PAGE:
Having gone through flawed experiences with healthcare professionals, a number of participants explicitly questioned doctors’ professional skills and judgement, and some were of the view that doctors are textbook-oriented without considering the reality and context. Chuan illustrated his disappointment in doctors: “[...] To be honest, the doctors are using us as experimental subjects. I visited a private doctor because my skin has spots and it worsened after I applied the cream. The next day, the doctor changed the prescription. It didn’t work so we changed to another one. It didn’t work either. I asked him how many changes will there be for it to work. It became worse with the applications of cream.”
Health systems financing: Importance of mandatory medical savings and additional subsidies
Expensive healthcare covered for by financial protection measures
Overall, participants emphasised that healthcare is expensive in Singapore; however, with existing financial protection measures, most participants found final medical bills affordable, as emphasised by Gim, “[…] if no help [medical subsidies] I am in trouble I go where and find money! If I got no help, I might as well die and get it done. If short of the pioneer generation [subsidy], I said might as well die and get it done. No one gives me money.” Almost all participants had Medisave and reported to use Medisave as their first line of defence. Some participants highlighted that after the expansion of Medisave coverage, they pay minimal out-of-pocket (OOP) payment for hypertensive medications. This minimal OOP payment is also further offset by the availability of PG subsidies for some participants. Most participants perceived Medisave as an insurance or a subsidy from the government, hence they did not feel that the medical fees deducted were from their own savings. However, a few participants emphasised that when the yearly ceilings of Medisave and other subsidies are exceeded, the medical fees or co-payments usually takes a toll on their financial situation and they are only able to afford them if they have income. Hock mentioned “I don’t have to pay cash. There’s a limit; I have to pay cash if the Medisave account saving is used up at the end of the year. […] If I don’t have salary, it’d be quite heavy. Like now, I have a half-day work so it’s still manageable.”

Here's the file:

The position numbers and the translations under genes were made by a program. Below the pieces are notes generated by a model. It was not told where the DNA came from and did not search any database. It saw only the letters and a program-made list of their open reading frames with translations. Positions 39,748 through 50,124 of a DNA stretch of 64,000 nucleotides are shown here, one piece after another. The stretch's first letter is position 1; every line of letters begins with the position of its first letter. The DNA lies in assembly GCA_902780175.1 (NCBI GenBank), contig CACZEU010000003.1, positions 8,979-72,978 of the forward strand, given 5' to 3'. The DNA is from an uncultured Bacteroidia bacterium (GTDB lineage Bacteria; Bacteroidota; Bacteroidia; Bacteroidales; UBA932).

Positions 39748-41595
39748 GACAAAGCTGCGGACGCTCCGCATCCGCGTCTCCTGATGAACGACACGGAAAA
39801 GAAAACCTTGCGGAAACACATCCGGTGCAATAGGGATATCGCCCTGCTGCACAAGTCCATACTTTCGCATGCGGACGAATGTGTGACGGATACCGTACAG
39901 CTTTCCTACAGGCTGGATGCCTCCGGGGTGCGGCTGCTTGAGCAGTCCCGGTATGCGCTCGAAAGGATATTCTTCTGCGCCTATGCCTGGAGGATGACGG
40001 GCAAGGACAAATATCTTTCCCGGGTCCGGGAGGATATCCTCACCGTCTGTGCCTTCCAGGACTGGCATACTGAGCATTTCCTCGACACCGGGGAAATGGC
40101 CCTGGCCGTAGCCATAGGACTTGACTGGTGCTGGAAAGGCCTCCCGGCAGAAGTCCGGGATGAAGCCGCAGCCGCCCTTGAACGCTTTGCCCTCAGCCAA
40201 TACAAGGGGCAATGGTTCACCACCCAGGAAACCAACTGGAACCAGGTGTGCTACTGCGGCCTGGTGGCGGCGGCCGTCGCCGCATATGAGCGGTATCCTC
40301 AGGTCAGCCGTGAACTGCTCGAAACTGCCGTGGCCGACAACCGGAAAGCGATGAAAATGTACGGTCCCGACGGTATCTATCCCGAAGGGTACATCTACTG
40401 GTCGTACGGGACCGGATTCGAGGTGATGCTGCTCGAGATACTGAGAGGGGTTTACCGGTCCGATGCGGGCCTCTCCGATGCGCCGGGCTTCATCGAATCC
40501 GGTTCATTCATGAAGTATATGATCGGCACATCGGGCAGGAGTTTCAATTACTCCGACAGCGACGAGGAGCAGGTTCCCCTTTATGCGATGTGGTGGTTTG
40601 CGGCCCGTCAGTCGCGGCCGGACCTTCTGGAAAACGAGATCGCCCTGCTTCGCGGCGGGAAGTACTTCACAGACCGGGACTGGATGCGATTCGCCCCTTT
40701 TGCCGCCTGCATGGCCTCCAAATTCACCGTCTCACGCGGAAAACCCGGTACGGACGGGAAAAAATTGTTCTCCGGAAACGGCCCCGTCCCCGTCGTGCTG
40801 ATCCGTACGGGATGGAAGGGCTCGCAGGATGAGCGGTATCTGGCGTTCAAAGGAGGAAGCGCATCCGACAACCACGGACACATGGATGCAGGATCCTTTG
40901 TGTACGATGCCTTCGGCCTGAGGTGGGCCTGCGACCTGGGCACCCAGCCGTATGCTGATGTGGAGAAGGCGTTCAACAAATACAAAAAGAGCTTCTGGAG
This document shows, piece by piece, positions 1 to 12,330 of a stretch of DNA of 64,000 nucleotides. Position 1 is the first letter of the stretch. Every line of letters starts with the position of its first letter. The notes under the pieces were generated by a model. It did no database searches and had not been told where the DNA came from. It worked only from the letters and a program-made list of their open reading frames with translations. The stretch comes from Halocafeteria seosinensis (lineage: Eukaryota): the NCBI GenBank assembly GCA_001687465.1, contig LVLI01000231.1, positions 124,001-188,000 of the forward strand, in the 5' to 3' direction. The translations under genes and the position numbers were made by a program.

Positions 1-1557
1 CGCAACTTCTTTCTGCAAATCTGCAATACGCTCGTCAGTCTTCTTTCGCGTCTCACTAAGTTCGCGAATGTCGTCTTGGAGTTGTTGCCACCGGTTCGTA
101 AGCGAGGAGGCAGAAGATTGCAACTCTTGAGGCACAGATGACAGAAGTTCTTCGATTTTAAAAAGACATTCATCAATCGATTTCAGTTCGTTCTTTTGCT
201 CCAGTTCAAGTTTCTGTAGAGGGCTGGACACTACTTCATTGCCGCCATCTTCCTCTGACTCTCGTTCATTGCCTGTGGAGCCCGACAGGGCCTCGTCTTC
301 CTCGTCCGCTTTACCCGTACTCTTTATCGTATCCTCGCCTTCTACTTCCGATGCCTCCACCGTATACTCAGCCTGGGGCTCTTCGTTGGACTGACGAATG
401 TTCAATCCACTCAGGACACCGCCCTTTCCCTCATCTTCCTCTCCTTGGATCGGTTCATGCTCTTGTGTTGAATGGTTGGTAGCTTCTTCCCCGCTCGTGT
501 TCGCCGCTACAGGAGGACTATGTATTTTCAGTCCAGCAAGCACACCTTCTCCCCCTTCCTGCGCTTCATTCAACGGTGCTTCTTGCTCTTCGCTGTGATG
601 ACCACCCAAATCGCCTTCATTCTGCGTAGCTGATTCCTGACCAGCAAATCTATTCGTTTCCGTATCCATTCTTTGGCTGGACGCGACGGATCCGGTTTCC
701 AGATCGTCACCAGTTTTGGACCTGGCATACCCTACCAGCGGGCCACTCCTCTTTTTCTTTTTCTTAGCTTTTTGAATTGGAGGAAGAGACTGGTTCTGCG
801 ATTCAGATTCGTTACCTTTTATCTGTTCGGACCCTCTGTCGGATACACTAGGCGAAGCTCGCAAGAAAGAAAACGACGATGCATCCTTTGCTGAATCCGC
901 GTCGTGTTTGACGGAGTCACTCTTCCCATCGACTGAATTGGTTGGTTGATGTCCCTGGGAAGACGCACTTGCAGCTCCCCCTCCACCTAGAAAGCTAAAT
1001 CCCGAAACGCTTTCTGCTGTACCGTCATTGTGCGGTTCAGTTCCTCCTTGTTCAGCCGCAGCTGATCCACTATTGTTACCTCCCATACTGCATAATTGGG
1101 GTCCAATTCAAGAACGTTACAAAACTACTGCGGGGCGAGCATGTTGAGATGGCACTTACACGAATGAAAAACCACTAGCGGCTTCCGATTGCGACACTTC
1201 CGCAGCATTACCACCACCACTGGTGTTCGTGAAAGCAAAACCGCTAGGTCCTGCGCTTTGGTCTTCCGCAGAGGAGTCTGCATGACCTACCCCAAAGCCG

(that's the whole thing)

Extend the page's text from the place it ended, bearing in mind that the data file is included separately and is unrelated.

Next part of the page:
Lack of financial means leading to debt or delayed seeking treatment
Most participants of Chinese ethnic origin reported sufficient Medisave funds to pay for treatment and noted that they found co-payments affordable. Conversely, most Malay participants iterated their difficulty in accessing assistance and paying medical bills. These Malay participants highlighted their struggles in paying for healthcare due to depleted funds in MediSave, having co-morbidities that are not included for heavy subsidies or due to opportunity costs like transportation. Hapsah recounted, “I do take the medicines, but all medicines are expensive […] how can I survive? I’m not working, they take from half Medisave […] But my Medisave not much left […] so when they deduct about 50 dollars then the remaining two hundred over who has to pay? We have to pay cash but I don’t have money... and sometimes I owe them.”
Most participants claimed that medical bills related to hypertension are largely covered or offset by existing safety nets offered by the government. However, a few participants highlighted their difficulty in obtaining appropriate care for other illnesses such as chronic pain and certain infections due to a lack of financial means, as demonstrated by Halimah who was experiencing prolonged cough, “[…] [L]ater I go when I have some money. Now to go there also need some money right? [coughing] My son said when he gets his pay then he will send me to the doctor [coughing].”
This study provides an in-depth understanding of the perspectives of elderly hypertensive patients of lower SES in Singapore on managing their condition and their healthcare experiences. Our analysis demonstrated that patients’ knowledge and skills in managing their conditions are underpinned by their education background, and interactions with broader community engagement and SES. This is aligned with existing evidence in the literature: a community-based case-control study in Singapore also reported that SES is strongly associated with the awareness, treatment and control of patients’ hypertensive condition. It showed that being of lower SES was negatively associated with hypertension management compared to being of higher SES . Furthermore, our participants highlighted that communication with health professionals was unsatisfactory in empowering them to adopt a healthy lifestyle. This finding is supported by a another study conducted in Asia, which found a gap in beliefs and expectation among healthcare professionals and patients in hypertension management, and suggested that personalised explanation on need-specific lifestyle modification delivered by healthcare professionals could be advantageous . This accentuates the need for a closer look into behavioural change interventions as well as healthcare professional’s’ skills in prescribing lifestyle modification for hypertension management for elderly patients in Singapore.